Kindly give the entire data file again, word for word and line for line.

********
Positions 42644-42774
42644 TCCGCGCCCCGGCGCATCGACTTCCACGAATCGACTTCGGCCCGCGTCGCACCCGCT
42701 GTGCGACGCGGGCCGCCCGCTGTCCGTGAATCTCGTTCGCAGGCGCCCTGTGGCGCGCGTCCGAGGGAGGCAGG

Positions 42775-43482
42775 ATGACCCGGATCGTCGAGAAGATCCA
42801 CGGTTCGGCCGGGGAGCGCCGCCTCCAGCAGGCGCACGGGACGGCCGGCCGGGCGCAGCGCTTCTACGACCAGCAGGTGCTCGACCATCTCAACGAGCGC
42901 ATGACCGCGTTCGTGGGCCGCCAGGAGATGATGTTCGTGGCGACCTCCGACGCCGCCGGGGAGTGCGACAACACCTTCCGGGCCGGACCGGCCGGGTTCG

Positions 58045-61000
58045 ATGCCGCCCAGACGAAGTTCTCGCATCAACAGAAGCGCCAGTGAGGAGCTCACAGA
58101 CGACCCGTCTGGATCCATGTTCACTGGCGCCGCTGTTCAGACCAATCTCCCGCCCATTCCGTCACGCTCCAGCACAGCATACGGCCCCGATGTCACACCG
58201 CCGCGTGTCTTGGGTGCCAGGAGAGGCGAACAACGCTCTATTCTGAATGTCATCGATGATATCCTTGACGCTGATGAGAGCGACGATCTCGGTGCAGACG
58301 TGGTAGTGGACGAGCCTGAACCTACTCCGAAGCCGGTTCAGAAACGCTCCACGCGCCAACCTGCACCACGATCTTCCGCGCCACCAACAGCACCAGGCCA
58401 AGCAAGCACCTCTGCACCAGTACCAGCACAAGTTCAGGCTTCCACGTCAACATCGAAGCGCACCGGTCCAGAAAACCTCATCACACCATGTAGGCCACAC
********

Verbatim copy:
Positions 42644-42774
42644 TCCGCGCCCCGGCGCATCGACTTCCACGAATCGACTTCGGCCCGCGTCGCACCCGCT
42701 GTGCGACGCGGGCCGCCCGCTGTCCGTGAATCTCGTTCGCAGGCGCCCTGTGGCGCGCGTCCGAGGGAGGCAGG

Positions 42775-43482
42775 ATGACCCGGATCGTCGAGAAGATCCA
42801 CGGTTCGGCCGGGGAGCGCCGCCTCCAGCAGGCGCACGGGACGGCCGGCCGGGCGCAGCGCTTCTACGACCAGCAGGTGCTCGACCATCTCAACGAGCGC
42901 ATGACCGCGTTCGTGGGCCGCCAGGAGATGATGTTCGTGGCGACCTCCGACGCCGCCGGGGAGTGCGACAACACCTTCCGGGCCGGACCGGCCGGGTTCG

Positions 58045-61000
58045 ATGCCGCCCAGACGAAGTTCTCGCATCAACAGAAGCGCCAGTGAGGAGCTCACAGA
58101 CGACCCGTCTGGATCCATGTTCACTGGCGCCGCTGTTCAGACCAATCTCCCGCCCATTCCGTCACGCTCCAGCACAGCATACGGCCCCGATGTCACACCG
58201 CCGCGTGTCTTGGGTGCCAGGAGAGGCGAACAACGCTCTATTCTGAATGTCATCGATGATATCCTTGACGCTGATGAGAGCGACGATCTCGGTGCAGACG
58301 TGGTAGTGGACGAGCCTGAACCTACTCCGAAGCCGGTTCAGAAACGCTCCACGCGCCAACCTGCACCACGATCTTCCGCGCCACCAACAGCACCAGGCCA
58401 AGCAAGCACCTCTGCACCAGTACCAGCACAAGTTCAGGCTTCCACGTCAACATCGAAGCGCACCGGTCCAGAAAACCTCATCACACCATGTAGGCCACAC